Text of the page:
“Life is what happens when you’re making other plans.”
These words are attributed to many authors but we can all use them to describe our lives. Compare how many times things went according to how you anticipated versus how many times the proverbial “bump in the road” occurred. Sometimes that bump was the size of the Himalayas and you were forced to completely change direction.
Our expectations about what should be and how tightly we hold onto those expectations can truly influence our risk for episodes of depression, anxiety, and mania. Why? Because holding on to our, “life should go this way” creates stress. Holding on too tightly has been known to lay the groundwork for a nervous breakdown.
It’s like when a person holds an umbrella in order to shield him or herself in a storm. If that person holds the umbrella too tightly in one direction and a wind gust bursts at just the right angle the umbrella is turned inside out or ripped completely away. On the other hand, if that person moves with the wind unafraid to endure a small amount of raindrops from time to time the umbrella stays intact. Although, sometimes all someone can do is close the umbrella and plod on unprotected. So what? Who has ever died from a temporary bit of wind and rain?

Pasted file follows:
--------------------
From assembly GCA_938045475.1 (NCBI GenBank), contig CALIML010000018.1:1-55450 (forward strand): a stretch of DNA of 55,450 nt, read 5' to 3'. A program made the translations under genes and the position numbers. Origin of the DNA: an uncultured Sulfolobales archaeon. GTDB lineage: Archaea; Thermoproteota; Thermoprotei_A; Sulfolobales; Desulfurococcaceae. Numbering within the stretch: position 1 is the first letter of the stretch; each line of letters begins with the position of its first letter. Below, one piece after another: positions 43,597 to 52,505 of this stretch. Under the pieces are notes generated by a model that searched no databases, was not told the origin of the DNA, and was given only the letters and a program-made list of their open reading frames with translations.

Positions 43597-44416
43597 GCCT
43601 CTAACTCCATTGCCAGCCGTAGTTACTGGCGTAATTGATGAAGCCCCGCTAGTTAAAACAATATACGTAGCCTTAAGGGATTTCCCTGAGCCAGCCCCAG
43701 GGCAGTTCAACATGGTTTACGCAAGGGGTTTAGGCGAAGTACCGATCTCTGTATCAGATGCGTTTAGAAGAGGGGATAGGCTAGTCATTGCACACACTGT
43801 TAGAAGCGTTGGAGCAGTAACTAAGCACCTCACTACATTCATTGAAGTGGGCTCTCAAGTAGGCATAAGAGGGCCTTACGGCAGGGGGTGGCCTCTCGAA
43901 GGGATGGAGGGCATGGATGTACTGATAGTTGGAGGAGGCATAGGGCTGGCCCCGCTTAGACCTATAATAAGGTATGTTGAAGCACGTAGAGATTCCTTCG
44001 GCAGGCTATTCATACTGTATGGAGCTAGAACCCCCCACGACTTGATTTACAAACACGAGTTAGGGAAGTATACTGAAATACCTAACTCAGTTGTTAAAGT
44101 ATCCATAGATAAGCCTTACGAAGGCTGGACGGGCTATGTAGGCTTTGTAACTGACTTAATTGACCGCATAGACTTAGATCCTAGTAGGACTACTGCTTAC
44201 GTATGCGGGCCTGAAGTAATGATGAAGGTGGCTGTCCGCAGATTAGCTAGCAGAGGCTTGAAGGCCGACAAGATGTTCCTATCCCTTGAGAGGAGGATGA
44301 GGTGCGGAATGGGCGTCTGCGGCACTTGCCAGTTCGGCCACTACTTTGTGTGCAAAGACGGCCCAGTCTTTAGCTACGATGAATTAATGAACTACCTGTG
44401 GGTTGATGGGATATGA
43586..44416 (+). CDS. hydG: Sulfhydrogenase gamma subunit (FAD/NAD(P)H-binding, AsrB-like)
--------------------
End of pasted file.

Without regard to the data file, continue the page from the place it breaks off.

Life is just that way. So is illness. So is God. Sometimes these things occur in a way that matches our hopes, dreams, and plans. Sometimes they don’t.
St. Francis of Assisi thought he’d build buildings and ended up on his deathbed watching those who followed him change his rule. St. Francis Xavier and Venerable Charles de Foucald failed, plain and simple. God’s way occurred later and in the latter case, after his death. Blessed Enrico Rebuschi relapsed into a bipolar episode and had to be quasi-hospitalized. Yet, a religious order still blossomed through his efforts.
So watch those expectations. Don’t let them become too unrealistic or too rigid. Life and God will happen to you sometimes as planned and sometimes not. If you are flexible you’ll probably stay healthier, perhaps in body and mind but definitely in soul.
Picture by Colin & Sarah Northway. Creative Commons, Generic License. The authors do not necessarily endorse this blog.